Fourteen hundred days ago when I packed up my desk I thought it was for two weeks, a month at the most and I’m sure I’m not alone in this. I wasn’t prepared for the monotony of computer screens and the blurred lines between work and personal time; but most of all I wasn’t prepared for how the next few months would impact me on a deeper level. I like to reflect back on moments and periods in my life that reshaped me in some way and I think that 2020 will be one for the books, or at least May 2020 will be.
The first month, or even 6 weeks of quarantine were nerve-wracking, but still sort of fun or exciting. I played games, finished puzzles, baked like there was no tomorrow and attended too many zoom happy hours, but as the time dragged on burnout and new challenges came with it. During this time I struggled with staying focused or feeling productive, but also with meaning making. I’m a proud enneagram type 3 and Slytherin, which in two words makes me ambitious and adaptable, but the “new normal” really challenged me and increased the guilt I was feeling when I wasn’t able to achieve as much as I had previously. I needed to take a step back and reflect on what I was actually enjoying about my day and how I could make sure this wasn’t a “blank space” in my life. I began searching for new hobbies, continued to bake a lot, cooked almost everyday, and reconnected with some of my closest friends and family members.
When I was forced to limit my interactions with, well everyone, my neighbors and neighborhood became increasingly important to me. I’ve always felt connected to my neighborhood, but I also realized that as I was changing my neighborhood was as well. Covid-19 prompted togetherness and had people adding notes to their windows and sidewalks, masks to their yard sculptures and teddy bears in the windows for kid scavenger hunts. After May 25 the art changed and the neighborhood became covered in Black Lives Matter art and protest signs. Essentially, I saw the changes I was going through myself reflected in my neighborhood’s identity and I knew that it wasn’t just myself changing, but others as well. I didn’t want this time to pass as a “blank space” either, I knew for me that this would be a pivotal moment, a reshaping one.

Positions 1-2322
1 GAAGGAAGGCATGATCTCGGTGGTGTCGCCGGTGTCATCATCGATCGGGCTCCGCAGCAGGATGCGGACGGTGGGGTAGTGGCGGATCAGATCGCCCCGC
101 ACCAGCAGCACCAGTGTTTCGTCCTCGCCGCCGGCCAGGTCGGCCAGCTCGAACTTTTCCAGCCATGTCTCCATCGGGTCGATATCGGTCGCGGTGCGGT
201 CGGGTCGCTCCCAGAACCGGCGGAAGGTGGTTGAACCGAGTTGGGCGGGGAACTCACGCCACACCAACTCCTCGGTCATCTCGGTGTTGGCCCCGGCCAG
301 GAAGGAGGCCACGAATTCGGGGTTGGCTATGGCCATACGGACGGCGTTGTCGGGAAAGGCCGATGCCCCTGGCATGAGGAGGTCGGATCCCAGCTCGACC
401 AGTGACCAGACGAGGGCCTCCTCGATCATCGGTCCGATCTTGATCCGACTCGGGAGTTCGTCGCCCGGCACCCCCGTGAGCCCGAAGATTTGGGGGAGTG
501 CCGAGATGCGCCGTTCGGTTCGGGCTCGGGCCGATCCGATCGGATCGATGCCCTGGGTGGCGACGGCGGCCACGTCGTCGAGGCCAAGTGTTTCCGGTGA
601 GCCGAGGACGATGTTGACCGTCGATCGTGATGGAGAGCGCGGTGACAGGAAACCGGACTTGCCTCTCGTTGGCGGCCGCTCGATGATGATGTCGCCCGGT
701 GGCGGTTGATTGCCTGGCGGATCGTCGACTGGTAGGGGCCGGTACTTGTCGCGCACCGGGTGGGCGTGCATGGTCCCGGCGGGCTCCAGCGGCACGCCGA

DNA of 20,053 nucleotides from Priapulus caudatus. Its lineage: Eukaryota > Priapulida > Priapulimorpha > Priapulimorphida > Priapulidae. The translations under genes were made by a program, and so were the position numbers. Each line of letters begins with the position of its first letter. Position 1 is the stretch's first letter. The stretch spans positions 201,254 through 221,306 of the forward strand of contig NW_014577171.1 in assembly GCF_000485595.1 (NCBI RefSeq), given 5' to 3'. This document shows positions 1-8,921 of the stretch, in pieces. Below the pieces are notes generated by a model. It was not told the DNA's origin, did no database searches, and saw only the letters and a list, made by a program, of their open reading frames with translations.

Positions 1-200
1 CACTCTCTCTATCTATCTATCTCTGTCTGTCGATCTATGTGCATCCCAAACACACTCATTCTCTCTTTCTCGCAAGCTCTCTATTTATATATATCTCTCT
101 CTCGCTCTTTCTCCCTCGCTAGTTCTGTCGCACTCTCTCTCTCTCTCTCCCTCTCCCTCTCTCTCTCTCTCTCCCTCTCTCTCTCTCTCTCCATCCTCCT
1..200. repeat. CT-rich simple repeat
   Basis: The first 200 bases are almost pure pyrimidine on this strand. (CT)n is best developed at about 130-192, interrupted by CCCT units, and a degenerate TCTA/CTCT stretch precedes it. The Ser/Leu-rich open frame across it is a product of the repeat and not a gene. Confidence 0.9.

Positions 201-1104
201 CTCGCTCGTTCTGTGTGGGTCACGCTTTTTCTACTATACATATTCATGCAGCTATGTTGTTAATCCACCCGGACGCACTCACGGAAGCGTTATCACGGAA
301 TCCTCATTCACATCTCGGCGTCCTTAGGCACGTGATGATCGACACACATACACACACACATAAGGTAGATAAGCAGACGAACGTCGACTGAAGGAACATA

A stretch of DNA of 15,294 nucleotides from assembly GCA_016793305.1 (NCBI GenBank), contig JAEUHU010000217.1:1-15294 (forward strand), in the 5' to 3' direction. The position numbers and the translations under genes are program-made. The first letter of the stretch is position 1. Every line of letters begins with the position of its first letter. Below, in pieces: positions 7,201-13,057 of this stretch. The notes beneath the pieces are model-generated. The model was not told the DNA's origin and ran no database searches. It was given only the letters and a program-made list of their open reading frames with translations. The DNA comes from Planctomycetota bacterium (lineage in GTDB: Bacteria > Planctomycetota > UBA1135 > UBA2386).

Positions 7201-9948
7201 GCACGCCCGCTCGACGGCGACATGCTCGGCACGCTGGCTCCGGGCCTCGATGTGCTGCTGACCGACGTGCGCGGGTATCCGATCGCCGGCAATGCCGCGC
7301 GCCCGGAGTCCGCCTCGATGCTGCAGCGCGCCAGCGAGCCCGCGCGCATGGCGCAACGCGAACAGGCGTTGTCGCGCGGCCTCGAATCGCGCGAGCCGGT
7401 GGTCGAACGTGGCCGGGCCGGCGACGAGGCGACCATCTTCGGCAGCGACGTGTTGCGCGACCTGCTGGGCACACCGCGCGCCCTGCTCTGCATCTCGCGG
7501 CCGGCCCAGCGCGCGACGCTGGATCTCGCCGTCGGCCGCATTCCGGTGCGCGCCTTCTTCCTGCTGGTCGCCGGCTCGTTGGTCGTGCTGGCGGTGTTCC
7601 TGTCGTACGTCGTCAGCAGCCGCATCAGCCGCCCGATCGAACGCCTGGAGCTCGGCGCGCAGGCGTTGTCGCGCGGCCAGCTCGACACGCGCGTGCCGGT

As a former teacher I lived this day to day and was constantly reflecting on being an anti-racist, but since I left the classroom I haven’t had as many conversations or actively contributed to the work with the same frequency. I’ve thought about the actions I’ve taken in the past and what I’ve done this year. In the museum we talk about the different ways people can participate in change and I threw myself into all of them. I was giving, protesting, informing and lobbying. I’m thinking of other ways I can contribute, but also how I can continue doing what I’m already doing. I don’t want this to just be a moment, I want this to be a time that reshapes my identity for the better. I invite you to join me in participating in the way that makes the most sense for you whether this means protesting, giving, volunteering, or lobbying.